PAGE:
Japan: Otaru, Hokkaido
I am finally back with another Japan entry. Boy- I really am disappointed that I haven’t been able to blog lately and it’s always gnawing at the back of my mind that poor Tuna Toast is growing moldy. Thanks to the Brangelina twins’ arrival, a home remodeling project and a lot of changes at work, my life has been quite hectic lately. I’m hoping to get back on the blogging bandwagon soon!
So, as with the previous post, I would like to post a series of photos with little captions to give you a photo essay of our trip to Otaru, near Sapporo, in Hokkaido. Otaru is a port town very popular with tourists, and although we normally avoid those types of places we couldn’t travel too far due to J’s ankle injury and it was an easy train ride from our hotel in Sapporo. We actually enjoyed it quite a bit- it was a lovely day, the ocean smelled wonderful and it wasn’t too crowded. Of course there were the usual touristy restaurants and shops but overall it was a great experience and completely different from anywhere I’d been during my seven years living in Tokyo.
The 35 minute train ride from Sapporo was very scenic – with the last 10 or so minutes being right on the coast:
We arrived at Otaru station and one of the first things I noticed were these beautiful glass lanterns:
Otaru is known for their glassmaking. With the decline of the herring fishing industry in the 1950’s, the makers of glass buoys decided to get into the fine glassware business. There were many glass shops and even a place where tourists can make their own glass:
Another famous landmark in Otaru is the Kitakaro sweets shop. J and I walked in and were happy to see that many of their yummy confections available to sample, and sample we did! Kitakaro is best known for their version of Baumkuchen, a German cake made of many layers, or rings.
Also known as “The King of Cakes,” Baumkuchen, literally translated means “tree cake” and is sweet, moist and delicious with tea. You can see the pre-cut Baumkuchen here:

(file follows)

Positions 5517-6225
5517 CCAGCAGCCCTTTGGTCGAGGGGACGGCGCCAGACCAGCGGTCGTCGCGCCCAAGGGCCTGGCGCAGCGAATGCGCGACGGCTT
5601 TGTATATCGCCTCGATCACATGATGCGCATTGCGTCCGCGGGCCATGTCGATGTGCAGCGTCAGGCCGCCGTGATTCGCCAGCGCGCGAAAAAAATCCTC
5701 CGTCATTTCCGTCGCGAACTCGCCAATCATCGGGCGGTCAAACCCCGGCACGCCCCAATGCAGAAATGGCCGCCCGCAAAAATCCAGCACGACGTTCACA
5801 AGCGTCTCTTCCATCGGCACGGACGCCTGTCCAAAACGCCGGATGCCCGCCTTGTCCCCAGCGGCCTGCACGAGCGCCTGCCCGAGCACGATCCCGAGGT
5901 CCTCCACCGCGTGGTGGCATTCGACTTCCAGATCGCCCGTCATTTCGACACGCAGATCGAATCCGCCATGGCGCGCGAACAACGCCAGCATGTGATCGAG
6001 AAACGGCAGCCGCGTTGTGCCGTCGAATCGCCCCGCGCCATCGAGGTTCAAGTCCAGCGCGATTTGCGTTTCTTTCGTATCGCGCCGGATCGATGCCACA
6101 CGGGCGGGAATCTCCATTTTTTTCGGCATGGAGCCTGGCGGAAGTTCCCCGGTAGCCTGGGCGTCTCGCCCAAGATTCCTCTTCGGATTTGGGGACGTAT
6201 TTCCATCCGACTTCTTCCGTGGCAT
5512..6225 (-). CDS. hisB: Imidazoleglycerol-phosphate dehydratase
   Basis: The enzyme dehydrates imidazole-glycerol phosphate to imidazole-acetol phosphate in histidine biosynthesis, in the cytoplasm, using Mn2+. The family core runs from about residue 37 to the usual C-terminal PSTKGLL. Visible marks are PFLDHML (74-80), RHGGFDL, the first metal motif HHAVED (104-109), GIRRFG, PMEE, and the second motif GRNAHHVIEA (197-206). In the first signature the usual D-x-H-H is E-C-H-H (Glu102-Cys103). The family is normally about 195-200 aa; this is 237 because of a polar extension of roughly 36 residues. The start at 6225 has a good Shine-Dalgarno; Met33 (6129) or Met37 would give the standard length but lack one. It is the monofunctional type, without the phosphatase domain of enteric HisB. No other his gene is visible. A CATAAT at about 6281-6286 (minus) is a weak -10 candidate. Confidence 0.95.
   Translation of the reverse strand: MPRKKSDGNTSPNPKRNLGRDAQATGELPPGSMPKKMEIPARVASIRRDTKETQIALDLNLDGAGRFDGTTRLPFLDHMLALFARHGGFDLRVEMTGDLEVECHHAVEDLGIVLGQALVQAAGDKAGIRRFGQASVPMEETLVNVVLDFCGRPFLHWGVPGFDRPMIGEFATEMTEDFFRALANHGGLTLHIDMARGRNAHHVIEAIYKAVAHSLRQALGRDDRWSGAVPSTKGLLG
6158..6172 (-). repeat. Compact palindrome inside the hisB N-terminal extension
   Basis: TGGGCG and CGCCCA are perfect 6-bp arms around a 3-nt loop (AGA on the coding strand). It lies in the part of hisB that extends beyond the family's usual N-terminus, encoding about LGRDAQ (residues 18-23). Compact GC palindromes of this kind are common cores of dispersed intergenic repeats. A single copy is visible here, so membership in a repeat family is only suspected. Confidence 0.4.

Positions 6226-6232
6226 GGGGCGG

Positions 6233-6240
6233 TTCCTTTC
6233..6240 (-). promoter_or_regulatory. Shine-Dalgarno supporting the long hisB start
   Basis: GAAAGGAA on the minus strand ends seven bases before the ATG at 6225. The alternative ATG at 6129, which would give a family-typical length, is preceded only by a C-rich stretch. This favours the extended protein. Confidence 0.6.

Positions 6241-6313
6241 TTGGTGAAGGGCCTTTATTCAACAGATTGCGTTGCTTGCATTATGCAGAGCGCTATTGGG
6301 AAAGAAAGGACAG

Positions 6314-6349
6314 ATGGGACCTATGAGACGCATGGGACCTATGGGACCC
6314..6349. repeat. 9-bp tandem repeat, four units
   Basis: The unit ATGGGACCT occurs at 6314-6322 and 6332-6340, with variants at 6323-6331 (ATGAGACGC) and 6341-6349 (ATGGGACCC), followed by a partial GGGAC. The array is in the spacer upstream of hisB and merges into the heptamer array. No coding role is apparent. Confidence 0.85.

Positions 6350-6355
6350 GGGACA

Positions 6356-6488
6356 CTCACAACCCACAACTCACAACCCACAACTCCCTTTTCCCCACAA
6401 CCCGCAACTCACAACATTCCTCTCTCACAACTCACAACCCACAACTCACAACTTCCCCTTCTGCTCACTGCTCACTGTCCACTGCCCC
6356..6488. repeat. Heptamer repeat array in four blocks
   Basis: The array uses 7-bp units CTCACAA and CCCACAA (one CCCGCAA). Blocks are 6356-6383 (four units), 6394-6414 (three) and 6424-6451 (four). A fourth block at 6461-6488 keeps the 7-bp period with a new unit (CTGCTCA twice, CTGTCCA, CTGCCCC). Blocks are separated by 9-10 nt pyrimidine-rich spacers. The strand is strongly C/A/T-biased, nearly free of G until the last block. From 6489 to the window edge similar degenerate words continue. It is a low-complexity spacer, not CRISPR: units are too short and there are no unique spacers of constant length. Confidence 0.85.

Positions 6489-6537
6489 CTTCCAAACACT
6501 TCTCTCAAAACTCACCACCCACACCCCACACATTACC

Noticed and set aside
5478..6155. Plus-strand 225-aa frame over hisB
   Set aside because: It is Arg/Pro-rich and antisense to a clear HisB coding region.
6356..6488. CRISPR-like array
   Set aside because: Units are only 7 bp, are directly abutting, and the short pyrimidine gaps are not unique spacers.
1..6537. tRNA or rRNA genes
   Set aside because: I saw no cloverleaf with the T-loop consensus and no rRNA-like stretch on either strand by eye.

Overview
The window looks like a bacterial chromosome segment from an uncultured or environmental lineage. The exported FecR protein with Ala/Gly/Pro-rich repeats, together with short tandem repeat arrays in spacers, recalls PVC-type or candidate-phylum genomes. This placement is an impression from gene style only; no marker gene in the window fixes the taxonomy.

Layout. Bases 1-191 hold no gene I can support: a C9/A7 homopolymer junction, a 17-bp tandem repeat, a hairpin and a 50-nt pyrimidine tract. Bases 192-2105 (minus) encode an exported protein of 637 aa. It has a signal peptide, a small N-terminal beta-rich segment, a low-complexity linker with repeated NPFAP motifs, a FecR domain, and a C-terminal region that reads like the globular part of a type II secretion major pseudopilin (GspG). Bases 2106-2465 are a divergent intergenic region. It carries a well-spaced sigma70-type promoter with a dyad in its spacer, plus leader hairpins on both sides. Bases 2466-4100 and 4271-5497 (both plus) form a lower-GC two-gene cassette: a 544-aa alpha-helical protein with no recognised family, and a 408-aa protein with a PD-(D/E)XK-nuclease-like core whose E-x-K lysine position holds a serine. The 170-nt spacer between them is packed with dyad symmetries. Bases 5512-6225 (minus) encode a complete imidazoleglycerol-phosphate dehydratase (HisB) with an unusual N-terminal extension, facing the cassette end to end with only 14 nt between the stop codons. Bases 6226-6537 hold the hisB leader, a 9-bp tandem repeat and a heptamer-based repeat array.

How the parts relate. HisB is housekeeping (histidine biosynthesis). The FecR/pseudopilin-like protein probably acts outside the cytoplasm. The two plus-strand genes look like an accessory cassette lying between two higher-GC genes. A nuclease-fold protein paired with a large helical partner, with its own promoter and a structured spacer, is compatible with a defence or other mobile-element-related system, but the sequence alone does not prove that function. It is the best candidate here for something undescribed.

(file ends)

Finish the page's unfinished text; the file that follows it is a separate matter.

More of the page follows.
We also had a soft-serve ice cream cone since Hokkaido is famous for their fresh dairy products. A lot of sweets come in milk flavor, unlike the States where vanilla is the predominate ice cream of choice. The freshness of Hokkaido cream doesn’t need to be masked by any flavorings and the soft serve was so good that J and I ate it before I could even whip out my camera!
Although we didn’t stop to sit and eat a meal during our day trip, we sampled enough food to keep our tummies really happy. There we many seafood markets offering freshly grilled scallops topped with a dollop of fresh, Hokkaido butter (YUM) and a splash of sake:
We also walked into a few small historical stores like one that sells konbu, or dried seaweed, and sampled some konbu tea while looking at their vintage housewares:
….and then bumped into what seemed to be a tiny museum filled with old knives, typewriters, magazines and other tools:
After we were finished window shopping we walked off of the main shopping street toward the famous canals. Though the canals used to be bustling with small ships that had to unload the larger ships coming into the harbor, modern facilities made them obsolete and they’ve since been restored and have become one of the city’s biggest tourist attractions.
We saw a few more things, including this cool sake shop where, of course, they let us sample some of their goods. The old, wooden floorboard creaked beneath our feet as we walked through and looked at the gorgeous bottles covering the shelves:
J and I really enjoyed our time in Otaru and were glad that we decided, in spite of J’s twisted ankle, to make a go at it. It really is a beautiful little town and I’d recommend it for a half-day trip if you ever find yourself in Sapporo. Definitely go hungry- with almost all of the shops offering samples of their food, it’s easy to feel satisfied even if you don’t stop for a sitdown meal. In addition to the cake, scallops and sake we tried some amazing Darjeeling tea chocolates- J loved them so much that we walked by each of their three locations (all on the same street!) and got samples at each. Unfortunately they had to be refrigirated so we couldn’t bring any home, but they were absolutely divine and unlike any chocolates we’d ever eaten.
More Japan reports to come, I promise!
Otaru – More Info